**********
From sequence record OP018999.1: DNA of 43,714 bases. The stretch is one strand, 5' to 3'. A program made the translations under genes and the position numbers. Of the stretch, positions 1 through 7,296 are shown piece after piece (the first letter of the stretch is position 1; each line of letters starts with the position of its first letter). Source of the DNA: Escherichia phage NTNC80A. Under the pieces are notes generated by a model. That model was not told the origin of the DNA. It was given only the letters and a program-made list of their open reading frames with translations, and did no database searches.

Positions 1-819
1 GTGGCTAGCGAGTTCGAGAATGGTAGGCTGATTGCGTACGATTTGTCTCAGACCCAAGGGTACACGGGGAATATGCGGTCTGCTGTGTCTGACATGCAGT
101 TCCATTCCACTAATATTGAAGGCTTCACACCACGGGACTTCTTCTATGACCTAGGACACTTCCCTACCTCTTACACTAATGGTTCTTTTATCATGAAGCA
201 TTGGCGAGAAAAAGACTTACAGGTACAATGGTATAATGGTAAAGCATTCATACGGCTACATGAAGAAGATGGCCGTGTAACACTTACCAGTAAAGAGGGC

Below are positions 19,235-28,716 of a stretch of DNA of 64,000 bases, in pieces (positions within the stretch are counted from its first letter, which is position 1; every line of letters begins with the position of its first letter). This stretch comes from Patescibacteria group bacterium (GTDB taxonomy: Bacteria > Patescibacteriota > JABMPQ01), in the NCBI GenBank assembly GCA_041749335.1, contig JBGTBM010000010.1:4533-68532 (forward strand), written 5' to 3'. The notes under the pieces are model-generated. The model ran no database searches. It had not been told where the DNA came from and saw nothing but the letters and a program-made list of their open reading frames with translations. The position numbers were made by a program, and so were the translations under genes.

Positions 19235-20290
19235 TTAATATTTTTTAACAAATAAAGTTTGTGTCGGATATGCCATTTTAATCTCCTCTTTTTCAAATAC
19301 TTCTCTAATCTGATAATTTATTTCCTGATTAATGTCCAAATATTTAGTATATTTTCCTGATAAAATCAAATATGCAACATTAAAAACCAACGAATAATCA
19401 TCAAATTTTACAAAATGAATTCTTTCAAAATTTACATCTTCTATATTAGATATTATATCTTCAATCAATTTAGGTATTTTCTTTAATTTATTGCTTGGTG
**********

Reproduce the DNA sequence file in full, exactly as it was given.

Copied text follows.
From sequence record OP018999.1: DNA of 43,714 bases. The stretch is one strand, 5' to 3'. A program made the translations under genes and the position numbers. Of the stretch, positions 1 through 7,296 are shown piece after piece (the first letter of the stretch is position 1; each line of letters starts with the position of its first letter). Source of the DNA: Escherichia phage NTNC80A. Under the pieces are notes generated by a model. That model was not told the origin of the DNA. It was given only the letters and a program-made list of their open reading frames with translations, and did no database searches.

Positions 1-819
1 GTGGCTAGCGAGTTCGAGAATGGTAGGCTGATTGCGTACGATTTGTCTCAGACCCAAGGGTACACGGGGAATATGCGGTCTGCTGTGTCTGACATGCAGT
101 TCCATTCCACTAATATTGAAGGCTTCACACCACGGGACTTCTTCTATGACCTAGGACACTTCCCTACCTCTTACACTAATGGTTCTTTTATCATGAAGCA
201 TTGGCGAGAAAAAGACTTACAGGTACAATGGTATAATGGTAAAGCATTCATACGGCTACATGAAGAAGATGGCCGTGTAACACTTACCAGTAAAGAGGGC

Below are positions 19,235-28,716 of a stretch of DNA of 64,000 bases, in pieces (positions within the stretch are counted from its first letter, which is position 1; every line of letters begins with the position of its first letter). This stretch comes from Patescibacteria group bacterium (GTDB taxonomy: Bacteria > Patescibacteriota > JABMPQ01), in the NCBI GenBank assembly GCA_041749335.1, contig JBGTBM010000010.1:4533-68532 (forward strand), written 5' to 3'. The notes under the pieces are model-generated. The model ran no database searches. It had not been told where the DNA came from and saw nothing but the letters and a program-made list of their open reading frames with translations. The position numbers were made by a program, and so were the translations under genes.

Positions 19235-20290
19235 TTAATATTTTTTAACAAATAAAGTTTGTGTCGGATATGCCATTTTAATCTCCTCTTTTTCAAATAC
19301 TTCTCTAATCTGATAATTTATTTCCTGATTAATGTCCAAATATTTAGTATATTTTCCTGATAAAATCAAATATGCAACATTAAAAACCAACGAATAATCA
19401 TCAAATTTTACAAAATGAATTCTTTCAAAATTTACATCTTCTATATTAGATATTATATCTTCAATCAATTTAGGTATTTTCTTTAATTTATTGCTTGGTG